Originally posted on Austin Family Counseling
In honor of February being Teen Dating Violence Awareness Month, it seems like a good time to shed light on the issue of teen dating relationships. It’s a startling reality that 1 out of 3 adolescents will experience physical, sexual, or emotional abuse from a dating partner, and only one-third of them will tell someone else about it. Many times, they themselves don’t realize that it’s a problem. Enduring dating violence at such a young age puts teens at risk for later developing mental health or substance abuse problems, and makes them more likely to experience domestic violence again in the future.
For these reasons, it’s highly important that parents openly discuss the concept of healthy and unhealthy relationships with their teenagers and help them understand what warning signs to watch for. Here are some suggestions to help get you started:
Have an ongoing conversation
There’s no need for a formal sit-down lecture. Take advantage of opportunities as they naturally come up. Point out examples of both healthy and unhealthy relationship behaviors you see in television, movies, and even your own past. It’s ideal to have both parents present for these talks, if possible.
Give your child room to share their own opinions and beliefs about dating
It will be more meaningful to them if they feel part of the conversation. Coming across as a lecturer will make them less likely to seek your advice and support in the future. Some talking points to consider:
- What would you want in a partner? What are your “deal-breakers”?
- Have you witnessed any unhealthy relationships among your friends or classmates? What did you see that you thought was unhealthy?
- What do you think makes up a healthy relationship?
- How would you know if you were in an unsafe relationship? How do you think you would feel? What would you do?
- What have you liked/disliked about previous partners or relationships?
Reinforce that dating should be fun
While it’s perfectly normal (and healthy) to have disagreements with one’s partner, they should definitely be balanced with fun and uplifting times. The relationship should never make your child question their worth as a person.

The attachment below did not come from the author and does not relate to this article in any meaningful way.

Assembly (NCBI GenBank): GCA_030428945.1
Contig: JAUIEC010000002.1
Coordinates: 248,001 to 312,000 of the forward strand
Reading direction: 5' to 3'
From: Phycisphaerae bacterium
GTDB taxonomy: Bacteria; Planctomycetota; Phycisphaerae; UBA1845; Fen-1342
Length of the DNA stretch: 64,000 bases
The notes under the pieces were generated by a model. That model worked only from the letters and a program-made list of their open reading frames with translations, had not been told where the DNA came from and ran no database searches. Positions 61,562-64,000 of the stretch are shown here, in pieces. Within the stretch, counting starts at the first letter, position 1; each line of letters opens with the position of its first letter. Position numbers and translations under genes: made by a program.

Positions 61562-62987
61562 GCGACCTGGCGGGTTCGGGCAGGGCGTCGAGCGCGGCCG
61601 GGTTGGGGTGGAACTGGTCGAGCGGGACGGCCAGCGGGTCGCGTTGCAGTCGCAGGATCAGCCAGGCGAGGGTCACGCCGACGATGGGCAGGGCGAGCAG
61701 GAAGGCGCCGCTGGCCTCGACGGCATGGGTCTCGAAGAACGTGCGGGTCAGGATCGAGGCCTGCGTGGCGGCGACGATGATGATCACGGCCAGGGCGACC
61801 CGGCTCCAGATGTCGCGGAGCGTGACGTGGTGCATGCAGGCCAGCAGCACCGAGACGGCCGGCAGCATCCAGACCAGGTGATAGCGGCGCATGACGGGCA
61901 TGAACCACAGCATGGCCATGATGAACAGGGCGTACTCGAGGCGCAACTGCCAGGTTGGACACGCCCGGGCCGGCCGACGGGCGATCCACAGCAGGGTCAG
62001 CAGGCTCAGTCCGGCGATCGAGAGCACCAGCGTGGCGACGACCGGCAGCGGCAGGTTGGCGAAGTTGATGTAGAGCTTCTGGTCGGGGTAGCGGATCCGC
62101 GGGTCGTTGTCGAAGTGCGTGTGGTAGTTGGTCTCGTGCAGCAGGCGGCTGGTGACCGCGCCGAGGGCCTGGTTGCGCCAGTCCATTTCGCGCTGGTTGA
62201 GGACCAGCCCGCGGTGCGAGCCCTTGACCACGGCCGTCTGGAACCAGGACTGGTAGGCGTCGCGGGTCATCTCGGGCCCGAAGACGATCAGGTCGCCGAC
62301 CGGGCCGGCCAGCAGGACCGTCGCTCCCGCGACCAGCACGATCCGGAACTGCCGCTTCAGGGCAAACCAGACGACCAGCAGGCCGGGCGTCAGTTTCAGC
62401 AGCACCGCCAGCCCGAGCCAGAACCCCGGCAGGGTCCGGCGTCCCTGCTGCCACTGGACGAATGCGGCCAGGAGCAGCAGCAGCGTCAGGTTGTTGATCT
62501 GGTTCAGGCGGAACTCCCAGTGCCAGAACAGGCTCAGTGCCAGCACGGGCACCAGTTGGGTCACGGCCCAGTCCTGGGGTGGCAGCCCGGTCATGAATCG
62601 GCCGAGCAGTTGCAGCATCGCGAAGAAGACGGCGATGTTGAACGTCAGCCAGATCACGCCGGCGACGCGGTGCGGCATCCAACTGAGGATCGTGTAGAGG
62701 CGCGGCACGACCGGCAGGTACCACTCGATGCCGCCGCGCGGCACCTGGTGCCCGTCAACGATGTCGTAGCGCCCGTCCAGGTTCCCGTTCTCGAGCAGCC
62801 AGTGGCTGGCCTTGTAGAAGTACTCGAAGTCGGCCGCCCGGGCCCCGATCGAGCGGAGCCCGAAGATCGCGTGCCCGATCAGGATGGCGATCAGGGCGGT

Talk realistically about sex
Delineate both the pros and cons, and again, allow your teen to give their input. Yes, the conversation can be awkward, but sex is a frequent component of romantic relationships, and the topic should not be ignored. Remember to discuss responsibilities and the importance of respect – for both parties.
Emphasize their right to say no to anything they feel uncomfortable with.
Keep it Cool
When there are differing viewpoints on a controversial topic, the discussion could start to get heated. If you can see that your teen is becoming frustrated and reacting defensively, back off. You want to be seen as a source of understanding, and they won’t engage with you if their walls are up. Try it again another time.
Discuss red flags
Talk about the signs of an unhealthy relationship with your teen. Emphasize that they can always come to you to talk things through, and reassure them that you’ll listen and respect their choices. Red flags:
- Your partner constantly wants to know where you are and who you’re with
- They try to keep you from spending time with friends and family
- The person treats other people or animals with disrespect or cruelty
- They blame you for relationship conflicts
- They tell you how to dress or behave or how to spend your time
- Your partner puts you down a lot, even in a “joking” way
- The person harasses you to do things that you feel uncomfortable with
Provide useful resources
Love is Respect offers a wealth of information for both parents and teens, including quizzes to help your child determine whether their relationship is healthy and affirming.
Above all else, it’s MOST important for you to listen and provide understanding in these conversations. Your teen will get more out of the connection with you than they will from a particular piece of wisdom or statistic. Remember, teenagers will not respect adults’ ideas and viewpoints unless they feel we respect theirs.